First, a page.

Design considerations for negative isolation and positive isolation rooms are discussed in this brief article by an engineering consultant. Negative-pressure isolation rooms are intended to keep an infectious patient from infecting others in the hospital. Positive isolation rooms are the opposite – intended to keep germs away from an immunocompromised patient in the room. The recommendation for both types of isolation rooms is reported to be at least 12 air changes per hour. Some hospitals use isolation rooms for general patients when they are available. Although allowed in the past, it is no longer possible to operate isolation rooms that can be switched back and forth from negative to positive pressure.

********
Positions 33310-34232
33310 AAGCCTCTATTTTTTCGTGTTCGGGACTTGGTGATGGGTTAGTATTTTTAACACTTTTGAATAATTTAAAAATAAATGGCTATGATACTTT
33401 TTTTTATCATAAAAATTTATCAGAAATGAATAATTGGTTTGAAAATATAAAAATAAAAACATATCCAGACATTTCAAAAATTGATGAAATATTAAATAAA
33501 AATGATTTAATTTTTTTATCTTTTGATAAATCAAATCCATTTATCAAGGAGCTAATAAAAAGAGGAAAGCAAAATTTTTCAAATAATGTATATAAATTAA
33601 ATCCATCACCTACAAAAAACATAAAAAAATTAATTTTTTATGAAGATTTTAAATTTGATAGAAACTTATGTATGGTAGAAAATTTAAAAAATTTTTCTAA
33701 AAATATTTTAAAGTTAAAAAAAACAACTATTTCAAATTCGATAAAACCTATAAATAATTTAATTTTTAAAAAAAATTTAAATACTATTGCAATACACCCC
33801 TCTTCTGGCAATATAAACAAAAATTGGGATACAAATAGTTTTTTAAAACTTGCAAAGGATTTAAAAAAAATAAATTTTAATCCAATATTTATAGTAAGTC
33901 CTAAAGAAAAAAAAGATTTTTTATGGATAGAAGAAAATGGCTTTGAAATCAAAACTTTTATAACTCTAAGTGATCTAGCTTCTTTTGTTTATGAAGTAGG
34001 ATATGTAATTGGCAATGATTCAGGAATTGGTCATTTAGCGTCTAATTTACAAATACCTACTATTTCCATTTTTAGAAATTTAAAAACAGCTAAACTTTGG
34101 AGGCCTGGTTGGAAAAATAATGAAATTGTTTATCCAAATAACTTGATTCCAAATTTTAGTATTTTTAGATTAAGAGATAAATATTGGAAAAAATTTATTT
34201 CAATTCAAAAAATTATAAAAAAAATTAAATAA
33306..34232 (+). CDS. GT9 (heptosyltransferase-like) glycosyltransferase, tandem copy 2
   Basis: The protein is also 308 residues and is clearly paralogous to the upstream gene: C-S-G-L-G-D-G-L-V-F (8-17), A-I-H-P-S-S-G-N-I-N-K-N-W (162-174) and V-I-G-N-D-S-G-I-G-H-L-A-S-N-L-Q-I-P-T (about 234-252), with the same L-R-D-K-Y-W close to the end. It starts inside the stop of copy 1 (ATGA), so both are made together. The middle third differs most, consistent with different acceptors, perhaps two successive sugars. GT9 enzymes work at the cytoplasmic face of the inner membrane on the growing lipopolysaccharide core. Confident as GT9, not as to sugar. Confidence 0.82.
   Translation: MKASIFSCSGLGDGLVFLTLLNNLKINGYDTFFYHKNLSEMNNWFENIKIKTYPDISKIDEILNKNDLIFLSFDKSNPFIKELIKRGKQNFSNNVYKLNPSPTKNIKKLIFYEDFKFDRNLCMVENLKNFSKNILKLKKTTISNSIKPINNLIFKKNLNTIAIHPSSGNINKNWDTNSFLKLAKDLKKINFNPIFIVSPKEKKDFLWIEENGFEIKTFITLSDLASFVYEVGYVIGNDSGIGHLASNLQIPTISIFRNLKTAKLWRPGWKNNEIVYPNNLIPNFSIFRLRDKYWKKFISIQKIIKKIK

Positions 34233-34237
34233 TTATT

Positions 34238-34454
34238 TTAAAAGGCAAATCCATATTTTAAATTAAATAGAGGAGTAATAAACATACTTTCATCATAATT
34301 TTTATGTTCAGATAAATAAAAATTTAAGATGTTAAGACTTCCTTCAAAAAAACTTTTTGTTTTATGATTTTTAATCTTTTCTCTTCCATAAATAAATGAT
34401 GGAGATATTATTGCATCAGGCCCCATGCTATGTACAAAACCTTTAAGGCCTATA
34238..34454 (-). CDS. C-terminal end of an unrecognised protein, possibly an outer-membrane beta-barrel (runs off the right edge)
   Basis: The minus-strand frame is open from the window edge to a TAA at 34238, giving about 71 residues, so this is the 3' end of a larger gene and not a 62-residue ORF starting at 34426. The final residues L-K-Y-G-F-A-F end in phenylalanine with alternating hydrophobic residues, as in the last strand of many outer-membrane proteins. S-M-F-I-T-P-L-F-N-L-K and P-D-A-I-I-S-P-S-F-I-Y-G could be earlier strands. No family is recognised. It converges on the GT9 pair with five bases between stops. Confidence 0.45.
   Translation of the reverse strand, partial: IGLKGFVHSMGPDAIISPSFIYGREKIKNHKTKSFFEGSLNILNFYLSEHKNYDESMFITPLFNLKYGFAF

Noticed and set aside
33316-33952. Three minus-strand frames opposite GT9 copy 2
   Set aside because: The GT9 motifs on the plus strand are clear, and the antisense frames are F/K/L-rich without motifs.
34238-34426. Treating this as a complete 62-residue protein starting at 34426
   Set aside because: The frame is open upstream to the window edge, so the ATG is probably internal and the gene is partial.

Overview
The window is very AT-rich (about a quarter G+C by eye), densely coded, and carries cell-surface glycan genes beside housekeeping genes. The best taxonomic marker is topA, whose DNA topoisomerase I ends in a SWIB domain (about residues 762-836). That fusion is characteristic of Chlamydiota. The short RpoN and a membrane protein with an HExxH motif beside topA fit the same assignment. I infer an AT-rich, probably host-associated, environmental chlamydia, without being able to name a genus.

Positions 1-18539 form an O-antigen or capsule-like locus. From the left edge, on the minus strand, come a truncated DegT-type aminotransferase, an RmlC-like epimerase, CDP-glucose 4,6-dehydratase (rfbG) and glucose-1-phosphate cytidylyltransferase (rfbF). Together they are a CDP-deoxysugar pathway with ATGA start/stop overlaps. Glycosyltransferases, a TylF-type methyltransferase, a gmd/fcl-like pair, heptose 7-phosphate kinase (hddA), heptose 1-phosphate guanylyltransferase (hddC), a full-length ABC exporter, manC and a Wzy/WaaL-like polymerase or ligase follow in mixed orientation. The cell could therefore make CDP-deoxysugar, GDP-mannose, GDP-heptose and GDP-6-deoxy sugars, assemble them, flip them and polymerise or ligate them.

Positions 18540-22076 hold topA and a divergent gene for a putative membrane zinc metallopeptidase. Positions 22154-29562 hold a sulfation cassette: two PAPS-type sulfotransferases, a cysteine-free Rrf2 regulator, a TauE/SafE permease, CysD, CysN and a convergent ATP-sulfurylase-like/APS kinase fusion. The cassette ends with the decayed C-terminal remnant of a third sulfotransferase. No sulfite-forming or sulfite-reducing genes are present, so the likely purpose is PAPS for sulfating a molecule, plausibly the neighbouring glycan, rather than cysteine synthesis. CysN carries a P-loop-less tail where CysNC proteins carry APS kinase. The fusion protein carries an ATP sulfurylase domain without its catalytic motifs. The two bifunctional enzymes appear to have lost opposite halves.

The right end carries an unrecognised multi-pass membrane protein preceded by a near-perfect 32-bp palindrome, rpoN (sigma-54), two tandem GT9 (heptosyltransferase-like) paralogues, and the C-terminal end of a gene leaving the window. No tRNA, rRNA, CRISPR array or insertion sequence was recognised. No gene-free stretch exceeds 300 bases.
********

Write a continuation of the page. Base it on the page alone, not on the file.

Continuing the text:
Source: Herrick, M. (2017, February). Pressure points: Planning and maintaining air isolation rooms. Health Facilities Management, 30(2), 29-32. Click here: http://www.hfmmagazine.com/articles/2671-planning-and-maintaining-hospital-air-isolation-rooms Posted by AHA Resource Center (312) 422-2050, firstname.lastname@example.org
Filed under: Design, Posted by Kim Garber, Special care units | Tagged: Airborne infectious isolation rooms, Airborne isolation rooms, Hospital isolation rooms, Infection control, Isolation room design, Negative pressure isolation rooms | Leave a comment »